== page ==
Videos: Choosing and Using Flashlights

By Woody published on in Safety and Training

Learn how to survive a low-light lethal force encounter by using a firearm in conjunction with a flashlight. In these 1-minute Law Shield videos, shooters can get tips on the most important aspects of choosing a carry flashlight, and then see three ways to deploy a light in tandem with a handgun.

The presenter is Trent Lozano, chief of operations at Saddle River Range in Conroe, Texas. Previously, he has worked as a personal protection agent and private investigator and is a former major crimes detective and SWAT team member. He teaches the Texas Concealed Handgun License course and has certifications as an NRA Pistol Instructor and Chief Range Safety Officer and as a Glock Armorer and M&P Armorer.

In the first video, Lozano explains three things he wants in a carry light: illumination up to 25 yards; being comfortable in his hand, and having a pocket clip.

In the second video, Lozano describes and illustrates three light-presentation methods: Harries technique, FBI Stance, and Neck Index.

What light do you like? And how have you trained to present it? Let us hear your choices and techniques in the comments section below.

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Comments (17)

  • AZArchangel55

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    There is no reason not to have a gun mounted light on your sidearm, especially if it’s your home defense weapon.
    I personally recommend the “Stream Light TLR 2-G” 200 lumen light with a highly visible 522-542 nm green laser. (Green is far better for daylight shooting) Finger tip control, mounts right in front of trigger guard. Light only, laser only or light and laser. Constant on lock or toggle on-off. I’ve tried others but I only own Stream Light!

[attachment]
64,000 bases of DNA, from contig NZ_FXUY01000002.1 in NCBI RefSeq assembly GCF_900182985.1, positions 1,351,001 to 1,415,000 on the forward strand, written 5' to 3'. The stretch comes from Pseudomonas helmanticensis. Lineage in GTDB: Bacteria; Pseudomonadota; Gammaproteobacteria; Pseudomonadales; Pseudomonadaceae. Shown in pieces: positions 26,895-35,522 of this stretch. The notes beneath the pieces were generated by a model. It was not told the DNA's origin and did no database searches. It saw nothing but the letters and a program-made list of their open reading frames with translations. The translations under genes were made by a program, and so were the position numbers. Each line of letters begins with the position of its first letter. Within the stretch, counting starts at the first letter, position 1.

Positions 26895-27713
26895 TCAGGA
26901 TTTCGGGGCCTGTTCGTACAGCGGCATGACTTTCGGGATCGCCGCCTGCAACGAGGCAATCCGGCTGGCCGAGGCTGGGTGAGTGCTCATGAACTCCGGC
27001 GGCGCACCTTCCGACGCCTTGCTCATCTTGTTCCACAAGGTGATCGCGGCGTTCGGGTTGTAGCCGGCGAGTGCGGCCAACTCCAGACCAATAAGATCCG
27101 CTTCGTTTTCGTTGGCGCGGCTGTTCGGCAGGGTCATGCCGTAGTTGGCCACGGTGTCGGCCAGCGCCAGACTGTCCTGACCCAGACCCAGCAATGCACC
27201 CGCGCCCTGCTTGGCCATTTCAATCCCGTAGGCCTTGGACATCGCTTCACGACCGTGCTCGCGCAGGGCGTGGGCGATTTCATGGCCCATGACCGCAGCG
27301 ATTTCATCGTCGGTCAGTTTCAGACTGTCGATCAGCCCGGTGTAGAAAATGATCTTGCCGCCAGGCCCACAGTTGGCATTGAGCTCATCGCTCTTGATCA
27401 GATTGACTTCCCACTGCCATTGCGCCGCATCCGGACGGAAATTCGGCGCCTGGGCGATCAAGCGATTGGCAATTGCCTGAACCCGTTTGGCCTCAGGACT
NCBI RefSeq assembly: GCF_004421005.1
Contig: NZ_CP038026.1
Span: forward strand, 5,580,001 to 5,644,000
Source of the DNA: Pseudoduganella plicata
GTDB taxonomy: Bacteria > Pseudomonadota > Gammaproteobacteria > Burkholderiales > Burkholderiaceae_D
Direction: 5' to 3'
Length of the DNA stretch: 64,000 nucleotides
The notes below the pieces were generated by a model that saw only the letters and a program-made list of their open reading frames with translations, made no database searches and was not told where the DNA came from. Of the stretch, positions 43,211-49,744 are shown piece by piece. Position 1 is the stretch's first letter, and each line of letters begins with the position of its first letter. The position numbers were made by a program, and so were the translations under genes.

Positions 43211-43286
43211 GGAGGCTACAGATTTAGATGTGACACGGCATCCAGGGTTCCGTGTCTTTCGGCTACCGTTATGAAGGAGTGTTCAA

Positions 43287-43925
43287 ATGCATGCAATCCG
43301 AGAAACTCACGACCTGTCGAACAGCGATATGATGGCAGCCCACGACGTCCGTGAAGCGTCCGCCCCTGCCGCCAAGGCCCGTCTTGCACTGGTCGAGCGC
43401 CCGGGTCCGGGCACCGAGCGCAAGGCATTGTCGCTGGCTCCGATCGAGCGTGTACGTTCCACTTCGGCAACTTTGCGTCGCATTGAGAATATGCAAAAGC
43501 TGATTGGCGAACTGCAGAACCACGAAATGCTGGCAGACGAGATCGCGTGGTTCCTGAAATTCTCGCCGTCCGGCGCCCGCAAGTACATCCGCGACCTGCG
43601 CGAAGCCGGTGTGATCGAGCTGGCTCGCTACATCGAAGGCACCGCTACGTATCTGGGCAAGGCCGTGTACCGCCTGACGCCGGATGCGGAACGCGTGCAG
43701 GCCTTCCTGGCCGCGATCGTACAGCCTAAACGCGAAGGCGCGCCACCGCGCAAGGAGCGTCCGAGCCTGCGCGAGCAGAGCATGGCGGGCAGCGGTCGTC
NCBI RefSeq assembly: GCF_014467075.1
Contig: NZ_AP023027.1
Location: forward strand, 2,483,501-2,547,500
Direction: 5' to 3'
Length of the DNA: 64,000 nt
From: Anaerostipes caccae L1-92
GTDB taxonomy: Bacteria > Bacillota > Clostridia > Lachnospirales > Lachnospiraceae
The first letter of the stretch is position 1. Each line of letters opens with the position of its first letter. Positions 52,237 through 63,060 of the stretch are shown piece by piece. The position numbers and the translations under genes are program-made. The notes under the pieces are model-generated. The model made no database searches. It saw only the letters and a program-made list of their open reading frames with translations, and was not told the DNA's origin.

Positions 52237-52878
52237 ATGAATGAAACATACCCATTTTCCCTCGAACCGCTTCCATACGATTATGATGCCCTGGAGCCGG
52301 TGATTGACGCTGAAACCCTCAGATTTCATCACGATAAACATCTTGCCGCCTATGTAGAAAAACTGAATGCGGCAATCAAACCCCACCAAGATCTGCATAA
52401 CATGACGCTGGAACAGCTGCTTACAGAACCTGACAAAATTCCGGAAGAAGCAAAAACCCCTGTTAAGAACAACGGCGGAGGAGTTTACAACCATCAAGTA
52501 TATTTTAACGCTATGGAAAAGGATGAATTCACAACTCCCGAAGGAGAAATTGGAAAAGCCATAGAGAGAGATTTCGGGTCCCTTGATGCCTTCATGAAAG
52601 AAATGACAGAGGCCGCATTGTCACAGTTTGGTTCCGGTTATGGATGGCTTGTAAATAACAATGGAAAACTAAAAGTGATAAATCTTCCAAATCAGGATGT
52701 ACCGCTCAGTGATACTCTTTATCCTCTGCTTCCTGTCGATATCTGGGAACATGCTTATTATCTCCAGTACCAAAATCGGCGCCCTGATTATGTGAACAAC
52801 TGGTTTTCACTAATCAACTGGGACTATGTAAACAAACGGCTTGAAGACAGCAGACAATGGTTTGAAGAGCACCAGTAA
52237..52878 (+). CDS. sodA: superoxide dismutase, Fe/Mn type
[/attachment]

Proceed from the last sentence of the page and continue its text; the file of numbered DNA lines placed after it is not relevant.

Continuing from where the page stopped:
Reply

  • Hussein

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    He left out BOTH of the techniques I prefer when using a light to clear a room. Laying the light down and indexing the flashlight in off hand along side the slide pulling the momentary switch back into the palm.
    In fact those are the two techniques sure fire designed their flashlights for with the combat light and the six sided bezel to prevent rolling away.

    Reply

  • Secundius

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    The ONLY reason I choose Sure-Fire, and not Anything Else is. Back in the late 80’s to early 2000’s, I was a Bonded Courier. That Mostly Operated at night where there wasn’t a lot of Traffic to Contend With. And at the time Sure-Fire Fit the Bill. Don’t get me Wrong, MagLights are also Great Flashlights. But a BIT on the BULKY SIDE, and the MiniMag’s just weren’t Bright Enough. If you Have a Personal Favorite, Stick with it. If not Look Around or ask a Professional. Like Police Officers, Fireman, Couriers, Independent Tow Truck Drivers or Truck Drivers.

    Gun Mounts, are also a Learning Process. What you think you Might Like, Actually May Not Work for You. AND Simply, Your Adding Weight to the Weapon. To much weight in the Wrong Place will Affect Your Aim and Your Proficiency with that Weapon. A GOOD Training Aid/Tool “DUCT TAPE”…

    Reply

  • Mikial

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    A decent basic article about the various methods of using a handheld light, but for me, I completely disagree with the “Neck-Index Technique.”

    Using a light always has pros and cons, but with the other methods you either have the light out to the side so the bad guy is likely to aim at it while you are ready to respond by shooting at his muzzle flash, or your light is on-line with your muzzle for quick target acquisition and response. In Neck-Index Technique you are holding a light up for the bad guy to use as an aiming point to hit you right in the neck, while holding your own weapon down in a position that is going to take some time to transition to a shooting status.

    Reply

  • Secundius

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    I own several Sure-Fire Flashlights, dating back to the Early 1990’s. And there GREAT Flashlights, and Virtually Impossible to Destroy. I also have Two M-II Flascams by Northland Security Products, Bright LED Beams of Light, an Infrared Illuminator, and a Night/Day Video Camera, too. As Bis as a 6-“D” Cell MagLight and slightly heavier. The Infrared Video Camera is quite handy during Total Darkness. A GREAT Survival Tool As Well…

    Reply

  • Bumper